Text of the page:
The first competitive Oscar ever awarded to a Black person, the best supporting actress Oscar that Hattie McDaniel won for her performance in Gone With the Wind in 1940, went missing from Howard University (to which McDaniel bequeathed it after her death in 1952) sometime in the late 1960s. This is acknowledged at the Academy Museum of Motion Pictures in Hollywood, where a row of Oscars on loan to the institution are on display, with one empty display case in the middle, for McDaniel’s.
But on Tuesday, the Academy of Motion Picture Arts and Sciences announced that it will be rectifying this situation by gifting Howard University’s Chadwick A. Boseman College of Fine Arts a replacement Oscar. The one that McDaniel received in 1940 was not a statuette, but a plaque, as all supporting acting winners received from 1936 to 1942. But the replacement will be a proper Oscar, which will be presented at a celebration of McDaniel’s life and legacy at Howard’s Ira Aldridge Theater on Oct. 1, entitled “Hattie’s Come Home.”
The event will include opening remarks by Phylicia Rashad, dean of the Chadwick A. Boseman College of Fine Arts; the performance of a medley of songs from current students and faculty of the college; and an excerpt of Boulevard of Bold Dreams, a play by LaDarrion Williams. Representatives of the Academy and the Academy Museum will be at the ceremony, including Jacqueline Stewart, Ph.D., director and president of the Academy Museum, and Teni Melidonian, executive vp Oscars strategy.
Stewart will also host a moderated conversation about McDaniel’s career with Greg Carr, Ph.D., Howard University associate professor of Africana studies and chair of the Department of Afro-American Studies; Rhea Combs, Ph.D., director of curatorial affairs at the Smithsonian’s National Portrait Gallery; Kevin John Goff, filmmaker, actor and Hattie McDaniel’s great-grandnephew; Khalid Long, Ph.D., Howard University associate professor of theater arts, author, director and dramaturg; and Rashad.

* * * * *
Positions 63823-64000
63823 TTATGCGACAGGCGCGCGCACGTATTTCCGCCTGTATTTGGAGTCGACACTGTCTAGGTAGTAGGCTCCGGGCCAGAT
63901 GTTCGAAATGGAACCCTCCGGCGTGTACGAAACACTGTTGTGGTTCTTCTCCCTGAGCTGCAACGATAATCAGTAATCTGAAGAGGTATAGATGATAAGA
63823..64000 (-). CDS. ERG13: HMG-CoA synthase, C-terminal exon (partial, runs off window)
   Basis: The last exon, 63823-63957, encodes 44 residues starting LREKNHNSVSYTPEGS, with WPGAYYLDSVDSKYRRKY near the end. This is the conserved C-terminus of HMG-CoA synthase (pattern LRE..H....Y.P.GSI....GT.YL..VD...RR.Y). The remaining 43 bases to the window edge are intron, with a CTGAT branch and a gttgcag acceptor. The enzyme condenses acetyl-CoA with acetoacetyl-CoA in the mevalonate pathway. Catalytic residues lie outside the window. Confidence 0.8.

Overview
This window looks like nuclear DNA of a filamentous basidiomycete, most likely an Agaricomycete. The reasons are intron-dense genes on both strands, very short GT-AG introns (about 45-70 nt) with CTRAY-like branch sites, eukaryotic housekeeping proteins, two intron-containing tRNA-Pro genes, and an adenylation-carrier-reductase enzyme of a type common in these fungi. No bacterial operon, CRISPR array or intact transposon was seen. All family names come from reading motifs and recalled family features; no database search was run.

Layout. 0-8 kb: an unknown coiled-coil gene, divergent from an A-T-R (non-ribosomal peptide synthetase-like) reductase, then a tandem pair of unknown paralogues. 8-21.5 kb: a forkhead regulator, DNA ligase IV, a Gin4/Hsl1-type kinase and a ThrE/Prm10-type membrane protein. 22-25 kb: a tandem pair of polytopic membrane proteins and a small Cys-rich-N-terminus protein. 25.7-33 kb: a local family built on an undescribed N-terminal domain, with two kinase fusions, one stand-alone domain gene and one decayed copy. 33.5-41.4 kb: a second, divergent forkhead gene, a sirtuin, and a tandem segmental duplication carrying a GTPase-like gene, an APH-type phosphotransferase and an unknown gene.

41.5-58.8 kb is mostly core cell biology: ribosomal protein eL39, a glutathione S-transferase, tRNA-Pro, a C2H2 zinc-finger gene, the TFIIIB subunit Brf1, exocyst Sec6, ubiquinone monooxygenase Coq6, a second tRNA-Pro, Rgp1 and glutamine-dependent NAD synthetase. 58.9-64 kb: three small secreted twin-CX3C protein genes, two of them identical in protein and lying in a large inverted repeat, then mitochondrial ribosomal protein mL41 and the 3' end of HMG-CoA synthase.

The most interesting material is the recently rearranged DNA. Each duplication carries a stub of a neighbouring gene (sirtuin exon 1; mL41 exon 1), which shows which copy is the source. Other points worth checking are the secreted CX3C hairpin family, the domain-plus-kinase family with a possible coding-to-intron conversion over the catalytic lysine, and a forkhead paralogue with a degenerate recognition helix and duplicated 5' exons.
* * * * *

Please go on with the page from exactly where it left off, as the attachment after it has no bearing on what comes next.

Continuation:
“Hattie McDaniel was a groundbreaking artist who changed the course of cinema and impacted generations of performers who followed her,” Stewart and Academy CEO Bill Kramer said in a statement. “We are thrilled to present a replacement of Hattie McDaniel’s Academy Award to Howard University. This momentous occasion will celebrate Hattie McDaniel’s remarkable craft and historic win.”
“When I was a student in the College of Fine Arts at Howard University, in what was then called the Department of Drama, I would often sit and gaze in wonder at the Academy Award that had been presented to Ms. Hattie McDaniel, which she had gifted to the College of Fine Arts,” said Rashad. “I am overjoyed that this Academy Award is returning to what is now the Chadwick A. Boseman College of Fine Arts at Howard University. This immense piece of history will be back in the College of Fine Arts for our students to draw inspiration from. Ms. Hattie is coming home!”
At the 12th Academy Awards, held at the Cocoanut Grove nightclub, McDaniel was seated in the back of the room, near the kitchen. When her name was called, she delivered the following emotional acceptance speech, which was captured by newsreel cameras: “Academy of Motion Picture Arts and Science[s], fellow members of the motion picture industry and honored guests. This is one of the happiest moments of my life, and I want to thank each one of you who had a part in selecting me for one of the awards for your kindness. It has made me feel very, very humble and I shall always hold it as a beacon for anything I may be able to do in the future. I sincerely hope I shall always be a credit to my race and to the motion picture industry. My heart is too full to tell you just how I feel. And may I say thank you and God bless you.”